National Drug Strategy 2010 - 2015 - Roundtable Consultation Synopsis Framework - Adelaide, 23 April 2010
Synopsis of the Roundtable Consultation on the National Drug Strategy 2010 - 2015 in Adelaide on 23 April 2010
ParticipantsThe Adelaide roundtable was attended by 23 participants. A list of participants and the organisations they represent can be found at Attachment A.
SummaryThe participants of the roundtable felt strongly that the purpose of the National Drug Strategy (NDS) be made clear and that the objectives are clarified in the new strategy. It was significant to note that many of the participants did not understand that the NDS is not a service delivery strategy but its purpose is to inform activities across the jurisdictions. There was general agreement that the Aboriginal and Torres Strait Islander issues and perspectives should be better addressed in the next NDS. While participants in general supported the need for the existence of a Complementary Action Plan (CAP), they were of the view that there needed to be stronger links between the CAP and the NDS, so as to bring a focus to Aboriginal and Torres Strait Islander substance misuse issues.
Participants indicated a need for a contemporary NDS to recognise the changing dynamics of society for example, increasing levels of disaffection, intergenerational patterns of drug use and for a broader framework around the social determinants of health including community safety and lifestyle. Participants noted that the current emphasis appears to be on illicit drugs when alcohol and tobacco account for the larger economic impact. There were also calls from participants that consideration be given to a communications strategy to promote the NDS and better engage with the broader community.
Participants noted a number of emerging issues related to the increasing abuse of prescription medicines, the challenges faced by the police and clinicians in managing people with a number of complex conditions, the ageing community and workforce, the use of information technology as a source of information about and access to drugs (illicit and licit), and the increasing levels of disaffection in society, that present challenges to all sectors involved in the NDS.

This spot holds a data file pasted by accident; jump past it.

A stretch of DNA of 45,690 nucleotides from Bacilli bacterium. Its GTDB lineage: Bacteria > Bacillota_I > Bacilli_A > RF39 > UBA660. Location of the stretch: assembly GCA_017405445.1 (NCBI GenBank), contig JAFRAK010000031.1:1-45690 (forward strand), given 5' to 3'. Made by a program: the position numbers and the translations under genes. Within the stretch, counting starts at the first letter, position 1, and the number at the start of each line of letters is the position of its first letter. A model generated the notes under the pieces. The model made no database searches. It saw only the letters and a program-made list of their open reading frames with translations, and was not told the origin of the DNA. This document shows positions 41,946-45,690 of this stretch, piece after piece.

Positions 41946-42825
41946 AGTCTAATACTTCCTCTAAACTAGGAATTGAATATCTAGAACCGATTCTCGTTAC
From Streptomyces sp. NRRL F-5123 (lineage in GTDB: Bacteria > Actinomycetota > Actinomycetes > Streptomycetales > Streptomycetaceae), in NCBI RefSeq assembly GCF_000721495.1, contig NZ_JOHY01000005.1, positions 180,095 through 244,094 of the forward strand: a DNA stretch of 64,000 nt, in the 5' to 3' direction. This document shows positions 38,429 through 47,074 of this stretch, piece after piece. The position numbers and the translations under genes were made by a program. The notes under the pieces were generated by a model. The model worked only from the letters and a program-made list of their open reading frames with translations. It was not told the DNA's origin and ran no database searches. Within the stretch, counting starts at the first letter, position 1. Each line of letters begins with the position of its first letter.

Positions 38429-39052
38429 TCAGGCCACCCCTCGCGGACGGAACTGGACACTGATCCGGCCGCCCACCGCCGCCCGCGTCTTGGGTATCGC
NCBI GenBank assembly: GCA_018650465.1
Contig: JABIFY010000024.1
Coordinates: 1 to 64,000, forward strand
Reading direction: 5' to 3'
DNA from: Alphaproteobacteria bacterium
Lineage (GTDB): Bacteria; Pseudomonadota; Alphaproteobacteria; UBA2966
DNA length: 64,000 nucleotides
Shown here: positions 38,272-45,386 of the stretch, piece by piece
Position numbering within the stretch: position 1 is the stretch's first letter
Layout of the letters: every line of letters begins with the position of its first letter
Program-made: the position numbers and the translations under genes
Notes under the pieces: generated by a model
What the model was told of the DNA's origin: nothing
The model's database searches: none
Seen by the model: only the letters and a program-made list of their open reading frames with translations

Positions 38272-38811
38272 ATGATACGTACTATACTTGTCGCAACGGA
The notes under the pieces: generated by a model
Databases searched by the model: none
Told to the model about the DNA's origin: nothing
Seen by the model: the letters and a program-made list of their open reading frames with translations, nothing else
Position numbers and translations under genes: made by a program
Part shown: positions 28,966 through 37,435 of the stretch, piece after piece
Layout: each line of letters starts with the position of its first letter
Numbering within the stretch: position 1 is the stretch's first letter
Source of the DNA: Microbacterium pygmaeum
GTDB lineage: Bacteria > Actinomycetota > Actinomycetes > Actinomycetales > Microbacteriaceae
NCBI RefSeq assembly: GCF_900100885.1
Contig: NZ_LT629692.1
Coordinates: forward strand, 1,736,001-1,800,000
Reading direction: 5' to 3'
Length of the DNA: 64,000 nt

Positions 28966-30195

The workforce emerged as a key issue for all participants especially those from non government organisations. There was consensus on the need for a sub-strategy to address the industrial, educational, training and service standards of the people involve in service delivery across the sectors.
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Policy FrameworkThe following statements were made by participants regarding the NDS and the Aboriginal and Torres Strait Islander Complementary Action Plan:
- The NDS needs to promote a community perspective on issues related to both Aboriginal and non-Aboriginal peoples.
- NDS and CAP should better focus government’s funding efforts.
- Participants noted the pros and cons of maintaining a separate CAP and NDS. There were concerns that merging the documents may result in a dilution of issues, while maintaining two separate documents may result in marginalising the CAP.
- Participants sought clearer action and outcomes in the CAP and that it be monitored as part of NDS governance arrangements.
- The NDS should provide measurable trends and targets that are regularly reviewed.
- The NDS should explicitly reference its role in relation to smoking, binge drinking, education and the workforce.
- Increase the specificity of strategies within the NDS.
- The NDS to be explicit about the expectation and nature of proposed partnerships and how services could be integrated across the sectors.
- Broaden the representation at state and national levels to include those that have to implement the strategies including those that implement the alcohol licensing regulations.
- Strengthen the use of what we know (use the research) to address the harms.